<p>Sorry, it's a myth that an essay can make up for stats. Being from SA is certainly better than being from say Korea, but it's not at all underrepresented at top American Colleges--you kidding, with all that money there? There are many colleges where it would give you a boost, say good but not very top LACs, but not ivies. </p>

<p>One of the most enlightening posts I've read here was made by an adcom saying how hard it was to have to reject kids he'd written to about their moving essays.</p>

<p>I feel GPA isnt the most important thing as long as its a highly upward trend into the 3.9+ GPA. Do they look at them? Of course. Do they place super much importance on freshmen year grades? no. Sophomore grades are important though.</p>

<p>If you start with a low GPA freshmen year but end up getting a 4.0 Junior year with the hardest courses, u will be fine. If you get rejected, it wont be because of GPA. </p>

<p>There also is no significant advantage in terms of rank. The valedictorian just ends up accepted most of the time because he is smart enough to load up on them Extracurriculars and the special high caliber awards. If the 10th ranked person does that too, it will fall to the essays.</p>

<p>The last post is factually incorrect and a quick look at any ivy common data set will give you the correct facts.</p>

<p>Ok Fine, Valedictorian and Sals get accepted at a higher rate. Does that account for maybe they are smart enough to load up on EC's and awards? No.</p>

<p>What im saying is, at top competitive HS's, the difference between a Val and the 5th place ranker is marginal. A few tenth of a Grade Point will separate them.</p>

<p>And what I'm saying is that when about 45% of every class at mid tier ivies are val or sal (and almost half the class has a hook), the value of being top 2 is statistically huge. It could be a tenth of a point, but in the eyes of top colleges and their attention to rankings, it is simply enormous. Sad, but true.</p>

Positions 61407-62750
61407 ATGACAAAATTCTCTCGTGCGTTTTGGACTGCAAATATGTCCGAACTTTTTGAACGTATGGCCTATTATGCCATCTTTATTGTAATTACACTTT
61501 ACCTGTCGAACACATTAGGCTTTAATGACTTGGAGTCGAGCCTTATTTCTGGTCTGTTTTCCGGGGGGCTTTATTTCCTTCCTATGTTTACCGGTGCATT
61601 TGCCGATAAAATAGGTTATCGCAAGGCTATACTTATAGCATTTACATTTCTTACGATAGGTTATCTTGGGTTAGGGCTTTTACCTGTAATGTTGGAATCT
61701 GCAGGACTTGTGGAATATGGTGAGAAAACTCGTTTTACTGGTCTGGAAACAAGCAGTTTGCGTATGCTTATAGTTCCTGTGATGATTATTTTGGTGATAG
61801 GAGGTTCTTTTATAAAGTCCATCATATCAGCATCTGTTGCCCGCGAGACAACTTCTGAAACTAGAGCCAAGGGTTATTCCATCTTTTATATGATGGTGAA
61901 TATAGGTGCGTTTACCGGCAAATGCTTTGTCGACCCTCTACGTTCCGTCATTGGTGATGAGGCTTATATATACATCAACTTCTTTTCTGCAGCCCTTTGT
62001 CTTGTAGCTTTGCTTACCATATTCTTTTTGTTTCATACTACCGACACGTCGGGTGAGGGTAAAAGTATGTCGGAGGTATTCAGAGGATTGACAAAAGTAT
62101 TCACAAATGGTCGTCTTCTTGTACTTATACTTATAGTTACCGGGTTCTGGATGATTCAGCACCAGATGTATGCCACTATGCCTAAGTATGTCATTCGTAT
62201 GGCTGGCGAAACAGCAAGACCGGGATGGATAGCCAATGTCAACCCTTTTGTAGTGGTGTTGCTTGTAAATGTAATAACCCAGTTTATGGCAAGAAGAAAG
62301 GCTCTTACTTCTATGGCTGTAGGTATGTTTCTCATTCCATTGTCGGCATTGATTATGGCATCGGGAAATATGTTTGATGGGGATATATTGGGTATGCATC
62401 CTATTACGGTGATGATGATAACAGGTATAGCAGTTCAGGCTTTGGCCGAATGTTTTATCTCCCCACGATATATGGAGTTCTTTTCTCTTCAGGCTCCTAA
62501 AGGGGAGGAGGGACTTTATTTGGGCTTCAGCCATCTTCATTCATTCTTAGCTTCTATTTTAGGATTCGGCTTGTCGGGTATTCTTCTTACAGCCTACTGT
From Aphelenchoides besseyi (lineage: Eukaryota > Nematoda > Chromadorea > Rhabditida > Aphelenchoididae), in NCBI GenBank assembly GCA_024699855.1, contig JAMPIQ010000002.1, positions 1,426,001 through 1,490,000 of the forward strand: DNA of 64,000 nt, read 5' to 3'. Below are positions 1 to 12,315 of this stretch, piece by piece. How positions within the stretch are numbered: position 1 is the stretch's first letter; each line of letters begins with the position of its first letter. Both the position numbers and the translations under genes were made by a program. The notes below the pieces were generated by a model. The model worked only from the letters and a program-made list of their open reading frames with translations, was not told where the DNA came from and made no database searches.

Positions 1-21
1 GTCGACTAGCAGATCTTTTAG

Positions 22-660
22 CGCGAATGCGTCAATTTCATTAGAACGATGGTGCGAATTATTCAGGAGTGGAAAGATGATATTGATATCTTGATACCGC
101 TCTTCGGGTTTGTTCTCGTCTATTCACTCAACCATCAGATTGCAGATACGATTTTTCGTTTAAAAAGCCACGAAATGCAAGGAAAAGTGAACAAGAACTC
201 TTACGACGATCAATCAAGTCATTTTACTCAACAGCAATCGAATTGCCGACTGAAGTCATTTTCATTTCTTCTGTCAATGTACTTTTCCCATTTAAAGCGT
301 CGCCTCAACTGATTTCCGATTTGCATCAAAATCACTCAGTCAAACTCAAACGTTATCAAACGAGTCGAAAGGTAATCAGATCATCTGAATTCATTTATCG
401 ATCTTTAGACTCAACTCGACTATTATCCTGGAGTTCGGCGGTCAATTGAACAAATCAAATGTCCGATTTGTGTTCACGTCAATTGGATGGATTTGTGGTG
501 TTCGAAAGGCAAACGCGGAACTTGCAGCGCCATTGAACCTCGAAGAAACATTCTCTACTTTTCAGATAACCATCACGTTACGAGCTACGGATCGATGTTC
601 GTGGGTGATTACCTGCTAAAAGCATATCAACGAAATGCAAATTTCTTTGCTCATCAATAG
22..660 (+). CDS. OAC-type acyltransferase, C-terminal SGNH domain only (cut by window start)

<p>While a consistant record of excellence is expected by top Colleges; demonstrating character strengh and promise including demonstrative interest in the College, may make work in your favor. Top Colleges also want individuals who posses admirable attributes etc... Overcoming hardships shows strength. Show leadership, be optimistic and be natural in the way you present yourself.</p>

<p>
[quote]
It could be a tenth of a point, but in the eyes of top colleges and their attention to rankings, it is simply enormous.

[/quote]
</p>

<p>Sorry, but I don't believe that admissions officers are unreasonable people. Like, what do they have to gain from not considering someone who wasn't val or sal by so little? Especially when so much of being val or sal depends on gaming the system, such as avoiding unweighted classes in a weighted GPA system, or vice versa.</p>

<p>Anyways, US News rankings only care about being in the top 10%.</p>

<p>Read the common data sets, they say it ALL. All this myth is crazy and misleading to kids, the facts are readily available.</p>

<p>My school is pretty sad though. The Val next year is most likely going to be a kid who has been enrolled at the school since JK (private school), even though he wont have the highest GPA, which I find to be pretty sad. I think I deserve to be the Val! or maybe sal! but then again, they've got pretty pumped up grades here, yes you have to work hard, but you get them (99s, 100s, that kind of stuff)</p>